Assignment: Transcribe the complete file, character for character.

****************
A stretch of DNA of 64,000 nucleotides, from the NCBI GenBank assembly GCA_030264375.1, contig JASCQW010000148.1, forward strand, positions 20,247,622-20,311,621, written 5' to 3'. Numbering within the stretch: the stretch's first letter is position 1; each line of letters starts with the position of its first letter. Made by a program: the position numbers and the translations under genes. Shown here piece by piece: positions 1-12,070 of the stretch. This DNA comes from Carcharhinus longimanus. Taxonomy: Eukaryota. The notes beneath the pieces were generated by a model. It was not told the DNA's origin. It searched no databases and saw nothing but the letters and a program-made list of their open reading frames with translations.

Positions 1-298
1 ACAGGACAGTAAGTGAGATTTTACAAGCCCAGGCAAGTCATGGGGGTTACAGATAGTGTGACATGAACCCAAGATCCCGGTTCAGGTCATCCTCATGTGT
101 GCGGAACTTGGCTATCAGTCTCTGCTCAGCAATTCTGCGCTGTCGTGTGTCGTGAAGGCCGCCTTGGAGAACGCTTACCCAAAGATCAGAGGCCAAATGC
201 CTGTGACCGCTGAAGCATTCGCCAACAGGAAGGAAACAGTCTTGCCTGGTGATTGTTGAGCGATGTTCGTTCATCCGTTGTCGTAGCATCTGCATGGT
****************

A stretch of DNA of 64,000 nucleotides, from the NCBI GenBank assembly GCA_030264375.1, contig JASCQW010000148.1, forward strand, positions 20,247,622-20,311,621, written 5' to 3'. Numbering within the stretch: the stretch's first letter is position 1; each line of letters starts with the position of its first letter. Made by a program: the position numbers and the translations under genes. Shown here piece by piece: positions 1-12,070 of the stretch. This DNA comes from Carcharhinus longimanus. Taxonomy: Eukaryota. The notes beneath the pieces were generated by a model. It was not told the DNA's origin. It searched no databases and saw nothing but the letters and a program-made list of their open reading frames with translations.

Positions 1-298
1 ACAGGACAGTAAGTGAGATTTTACAAGCCCAGGCAAGTCATGGGGGTTACAGATAGTGTGACATGAACCCAAGATCCCGGTTCAGGTCATCCTCATGTGT
101 GCGGAACTTGGCTATCAGTCTCTGCTCAGCAATTCTGCGCTGTCGTGTGTCGTGAAGGCCGCCTTGGAGAACGCTTACCCAAAGATCAGAGGCCAAATGC
201 CTGTGACCGCTGAAGCATTCGCCAACAGGAAGGAAACAGTCTTGCCTGGTGATTGTTGAGCGATGTTCGTTCATCCGTTGTCGTAGCATCTGCATGGT